I finished Gödel, Escher, Bach: An Eternal Golden Braid by Douglas Hofstadter the other day. In conjunction with Pinker’s How the Mind Works, it was absolutely perfect. Both of these books try to explain some part of how our upper levels of consciousness, perception, thought, and feeling arise from lower-level biological, physical, genetic processes. The two books have diametrically different styles and focus on different lower-level processes, but in the end, they are two sides of the same coin and are perfectly compatible with one another.
Pinker’s book focuses on broad genetics and natural selection and takes a straightforward approach of discussing various aspects of the mind and tracing how and why they might have been selected for at each stage of evolution. He gives detailed and convincing arguments for the evolution of visual perception and mental imagery; emotions such as fear, disgust, kinship, friendship, and love; and the common-sense, intuitive versions of logic, science, and probability (as opposed to the academic, formalized versions of these disciplines).
Hofstadter, on the other hand, focuses on the workings of neural hardware and actual, microscopic genetic transcription and cell development, rather than historical evolutionary processes. He begins by discussing formal systems (as in mathematics and computer science) and self-reference within these systems to show how creativity and intelligence can arise from something that is, at bottom, rigid and rule-governed. Throughout the book, he alternates whimsical illustrative dialogues with technical treatises integrating Gödel’s proof of the incompleteness of formal systems with Escher’s contradictory levels of reality, Bach’s self-altering fugues, Artificial Intelligence systems, DNA, Zen Buddhist philosophy, and finally, the hardware of the mind.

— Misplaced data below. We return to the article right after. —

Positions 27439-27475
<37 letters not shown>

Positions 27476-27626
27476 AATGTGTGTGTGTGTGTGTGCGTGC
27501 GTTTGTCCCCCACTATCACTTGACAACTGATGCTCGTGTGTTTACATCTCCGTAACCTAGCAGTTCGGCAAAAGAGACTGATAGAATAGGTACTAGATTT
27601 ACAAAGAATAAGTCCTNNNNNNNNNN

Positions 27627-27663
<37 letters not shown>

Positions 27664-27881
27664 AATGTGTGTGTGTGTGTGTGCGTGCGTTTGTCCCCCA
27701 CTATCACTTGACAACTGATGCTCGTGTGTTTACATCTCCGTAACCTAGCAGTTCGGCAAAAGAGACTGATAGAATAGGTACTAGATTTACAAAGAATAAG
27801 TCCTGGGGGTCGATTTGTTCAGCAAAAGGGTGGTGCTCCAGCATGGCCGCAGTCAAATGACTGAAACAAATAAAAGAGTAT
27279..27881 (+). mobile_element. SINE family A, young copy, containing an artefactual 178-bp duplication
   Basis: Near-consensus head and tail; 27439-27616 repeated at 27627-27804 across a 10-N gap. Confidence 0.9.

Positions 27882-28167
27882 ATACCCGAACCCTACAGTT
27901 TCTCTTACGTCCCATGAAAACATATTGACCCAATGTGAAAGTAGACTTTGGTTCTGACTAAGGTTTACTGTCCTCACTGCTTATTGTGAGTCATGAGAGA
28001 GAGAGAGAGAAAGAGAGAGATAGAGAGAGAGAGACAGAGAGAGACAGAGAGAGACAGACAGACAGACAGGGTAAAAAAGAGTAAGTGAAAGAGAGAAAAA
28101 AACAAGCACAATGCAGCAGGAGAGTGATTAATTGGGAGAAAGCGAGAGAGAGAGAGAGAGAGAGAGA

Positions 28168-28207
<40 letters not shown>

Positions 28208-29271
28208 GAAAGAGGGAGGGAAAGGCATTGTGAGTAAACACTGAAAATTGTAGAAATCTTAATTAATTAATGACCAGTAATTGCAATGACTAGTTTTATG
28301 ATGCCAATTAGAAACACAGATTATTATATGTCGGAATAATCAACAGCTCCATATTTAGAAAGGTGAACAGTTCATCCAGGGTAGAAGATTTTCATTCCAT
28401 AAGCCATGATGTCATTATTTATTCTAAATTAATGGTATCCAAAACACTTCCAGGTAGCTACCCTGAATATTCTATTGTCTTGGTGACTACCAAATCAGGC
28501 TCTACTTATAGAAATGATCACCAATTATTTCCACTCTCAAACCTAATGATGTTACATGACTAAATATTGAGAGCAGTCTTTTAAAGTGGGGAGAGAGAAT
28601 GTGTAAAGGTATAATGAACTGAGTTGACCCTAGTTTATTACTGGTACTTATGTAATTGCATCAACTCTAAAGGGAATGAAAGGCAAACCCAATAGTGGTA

One of the central ideas of both books is that different levels of the mind must be discussed separately; i.e., just because evolution is about propagating genes, and genes are selected for based on traits or behaviors that favor propagation does not mean that the genes’ “desires” correspond to our conscious motivations and mental processes. Likewise, a detailed description of the neural state of the brain at any given moment will not give us any insight into the state of the person’s mind at that moment. There is a causal relationship between our genes and our minds, and between our neurons and our minds, but these relationships are extremely complicated, and there are many interceding levels, so that in the end it is literally impossible to draw lines, as it were, between corresponding parts. And of course, neither of these books claims to have unlocked all of the secrets of consciousness and thought.
I would recommend both of these books to anyone interested in the human mind, especially GEB. It is dense and contains a lot of concepts that are mentally difficult to process, but it was so fascinating that I flew through all 700 pages of it.
Now I’m done with the mind for a while. I brushed up on my German by reading a short Thomas Bernhard play, which I found unremarkable, and have now begun The Great Railway Bazaar, by the ever-condescending Paul Theroux, as a necessary prerequisite to my trip on the Trans-Siberian.